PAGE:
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China’s GAAR

Tuesday, 17 March 2015   (0 Comments)
Posted by: Authors: Paul Barnicke and Melanie Huynh
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Authors: Paul Barnicke and Melanie Huynh (PricewaterhouseCoopers LLP, Toronto)

The concept of a general anti-avoidance rule is still relatively new in China. The Chinese GAAR was first introduced (and was effective) on January 1, 2008; since then, the rule has been used mainly to combat (1) avoidance by a non-resident of capital gains tax on a Chinese company’s shares by selling an interposed offshore holding company and (2) treaty shopping to reduce capital gains tax or withholding tax on cross-border payments. New guidelines may signal the Chinese tax authorities’ greater willingness to proceed more aggressively against international tax avoidance.

A July 4, 2014 discussion draft scheduled a public consultation on proposed GAAR guidelines for December 12, 2014. China’s State Administration of Taxation (SAT) then issued final Administrative Measures on the General Anti-Avoidance Rule (Order no. 32), which contain comprehensive guidelines on GAAR’s implementation with a focus on cross-border arrangements. The measures are effective February 1, 2015 but are expected to apply retrospectively back to January 1, 2008 to files that have not been assessed and closed.

Under the measures, a GAAR adjustment applies to a cross-border tax-avoidance arrangement that is carried out to obtain a tax benefit and that has no reasonable commercial purpose. The measures mention "purpose” and "substance” as the two key features of a tax-avoidance arrangement: that is, (1) the arrangement’s main purpose is to obtain a tax benefit, and (2) the arrangement legally complies with the tax rules but its form is inconsistent with its economic substance.

If GAAR applies, the benchmark for tax adjustments by tax authorities is established in similar arrangements that have a reasonable business purpose and economic substance. The different adjustment methods include recasting part or all of an arrangement; disregarding the existence of a party to a transaction or treating all parties to the transaction as one entity; recasting the nature of the income or deduction or reallocating those items among the parties to the transaction; and using any other methods that the tax authorities deem reasonable.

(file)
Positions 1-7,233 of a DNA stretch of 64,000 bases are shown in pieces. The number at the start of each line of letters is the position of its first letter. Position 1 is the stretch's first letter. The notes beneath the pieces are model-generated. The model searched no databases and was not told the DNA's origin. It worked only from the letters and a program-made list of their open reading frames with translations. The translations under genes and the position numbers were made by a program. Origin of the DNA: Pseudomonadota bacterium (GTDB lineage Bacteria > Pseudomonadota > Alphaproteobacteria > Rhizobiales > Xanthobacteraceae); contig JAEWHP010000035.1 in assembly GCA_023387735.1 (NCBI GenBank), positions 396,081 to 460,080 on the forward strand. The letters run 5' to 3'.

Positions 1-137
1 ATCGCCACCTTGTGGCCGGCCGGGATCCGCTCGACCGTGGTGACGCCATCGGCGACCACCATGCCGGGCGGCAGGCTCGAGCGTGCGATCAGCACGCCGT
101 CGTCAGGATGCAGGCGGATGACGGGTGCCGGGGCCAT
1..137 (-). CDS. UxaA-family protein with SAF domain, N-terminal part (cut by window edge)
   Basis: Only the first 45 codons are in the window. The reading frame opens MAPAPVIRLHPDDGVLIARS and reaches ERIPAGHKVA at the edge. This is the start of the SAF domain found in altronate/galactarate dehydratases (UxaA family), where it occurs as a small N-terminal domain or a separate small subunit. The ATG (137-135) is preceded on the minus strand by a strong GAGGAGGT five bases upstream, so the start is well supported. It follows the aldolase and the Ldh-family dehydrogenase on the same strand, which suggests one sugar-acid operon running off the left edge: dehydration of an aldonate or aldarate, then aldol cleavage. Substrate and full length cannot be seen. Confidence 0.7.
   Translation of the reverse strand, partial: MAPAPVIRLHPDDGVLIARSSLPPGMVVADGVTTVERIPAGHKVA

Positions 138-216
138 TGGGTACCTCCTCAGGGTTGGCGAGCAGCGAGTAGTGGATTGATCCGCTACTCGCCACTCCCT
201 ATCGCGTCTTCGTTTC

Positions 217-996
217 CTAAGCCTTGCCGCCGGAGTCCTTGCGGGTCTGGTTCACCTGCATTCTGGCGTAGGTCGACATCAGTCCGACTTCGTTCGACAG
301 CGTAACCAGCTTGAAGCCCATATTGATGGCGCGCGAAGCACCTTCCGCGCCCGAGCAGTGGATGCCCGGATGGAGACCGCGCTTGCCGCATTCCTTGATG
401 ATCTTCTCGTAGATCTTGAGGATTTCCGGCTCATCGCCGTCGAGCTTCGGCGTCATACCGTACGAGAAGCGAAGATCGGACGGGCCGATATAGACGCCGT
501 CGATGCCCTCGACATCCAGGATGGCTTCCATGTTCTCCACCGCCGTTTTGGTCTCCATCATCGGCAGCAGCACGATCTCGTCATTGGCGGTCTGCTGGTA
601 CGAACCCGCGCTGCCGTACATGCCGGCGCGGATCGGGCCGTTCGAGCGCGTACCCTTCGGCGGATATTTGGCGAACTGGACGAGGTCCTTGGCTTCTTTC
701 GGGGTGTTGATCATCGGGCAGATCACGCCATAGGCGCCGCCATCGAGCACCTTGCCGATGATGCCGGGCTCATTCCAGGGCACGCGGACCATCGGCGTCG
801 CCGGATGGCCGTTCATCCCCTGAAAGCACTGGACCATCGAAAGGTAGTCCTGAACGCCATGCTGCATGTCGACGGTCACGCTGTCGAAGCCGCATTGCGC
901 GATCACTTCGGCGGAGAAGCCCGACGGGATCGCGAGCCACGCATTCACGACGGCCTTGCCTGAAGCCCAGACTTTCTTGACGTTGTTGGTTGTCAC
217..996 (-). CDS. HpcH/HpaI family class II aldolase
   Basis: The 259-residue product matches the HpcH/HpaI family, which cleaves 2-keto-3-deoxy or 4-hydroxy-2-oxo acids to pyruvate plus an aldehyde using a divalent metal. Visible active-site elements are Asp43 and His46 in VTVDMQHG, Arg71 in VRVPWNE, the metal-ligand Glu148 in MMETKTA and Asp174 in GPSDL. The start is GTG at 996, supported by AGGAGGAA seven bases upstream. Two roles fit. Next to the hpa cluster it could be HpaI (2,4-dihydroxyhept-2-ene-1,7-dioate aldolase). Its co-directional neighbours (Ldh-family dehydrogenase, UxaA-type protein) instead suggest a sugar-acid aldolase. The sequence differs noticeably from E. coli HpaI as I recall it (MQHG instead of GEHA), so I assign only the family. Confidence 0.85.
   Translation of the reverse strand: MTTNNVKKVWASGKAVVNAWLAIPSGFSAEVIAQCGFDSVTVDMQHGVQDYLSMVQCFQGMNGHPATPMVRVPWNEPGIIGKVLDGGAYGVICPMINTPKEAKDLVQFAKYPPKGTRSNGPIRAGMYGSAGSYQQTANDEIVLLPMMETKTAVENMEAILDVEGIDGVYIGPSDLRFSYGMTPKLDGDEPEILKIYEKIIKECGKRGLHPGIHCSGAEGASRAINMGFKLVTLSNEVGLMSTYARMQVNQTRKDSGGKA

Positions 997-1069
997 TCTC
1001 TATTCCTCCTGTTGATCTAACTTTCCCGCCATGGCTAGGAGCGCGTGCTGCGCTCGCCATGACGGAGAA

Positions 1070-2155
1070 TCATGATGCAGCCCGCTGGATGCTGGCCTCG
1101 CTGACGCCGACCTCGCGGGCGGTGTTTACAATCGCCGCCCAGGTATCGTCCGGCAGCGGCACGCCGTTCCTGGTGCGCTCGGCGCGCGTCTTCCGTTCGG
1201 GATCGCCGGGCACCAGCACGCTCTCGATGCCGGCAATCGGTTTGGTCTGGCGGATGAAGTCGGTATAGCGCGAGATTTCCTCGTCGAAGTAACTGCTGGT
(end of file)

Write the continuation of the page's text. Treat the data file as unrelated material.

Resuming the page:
Selection of a file for a GAAR audit and the audit’s final outcome are subject to SAT approval. In order for an audit to be authorized, the local tax authorities first identify a potential GAAR case; notice of the intention to initiate an audit must be submitted to and approved by the provincial tax authorities and then by the SAT. The local tax authorities begin the audit by issuing a formal notice to the taxpayer being investigated. Within 60 days of the notice’s receipt (a 30-day extension may be available on request), the taxpayer must provide extensive documentation and evidence. All documents submitted to the tax authorities must be in Chinese.

The local tax authorities have up to nine months to complete their audit and report their finding and recommendation, which must be submitted to and approved first by the provincial tax authorities and then by the SAT. No time limit is specified in the measures for the review by the provincial tax authorities or the SAT.

If the SAT gives final approval to a GAAR assessment, the local tax authorities issue a draft assessment with the proposed tax adjustment. The taxpayer has seven days from the assessment’s receipt to file an objection (in Chinese); if no timely objection is filed, a final assessment is issued. The objection is reviewed by the three different levels of tax authorities, and is subject to final rejection or acceptance by the SAT. The seven-day deadline for an objection seems to be impractically short.

It is unclear whether the new measures signal that China will use GAAR more aggressively to attack cross-border structures in order to protect its tax base now that BEPS changes may be on the horizon. The Chinese GAAR is still in its infancy, and it is too early to tell how it will be applied and whether Chinese tax officials are prepared to assess a GAAR challenge in respect of complex business arrangements. It is clear, however, that multinationals must maintain the business substance of their international structures in order to withstand GAAR scrutiny in China.

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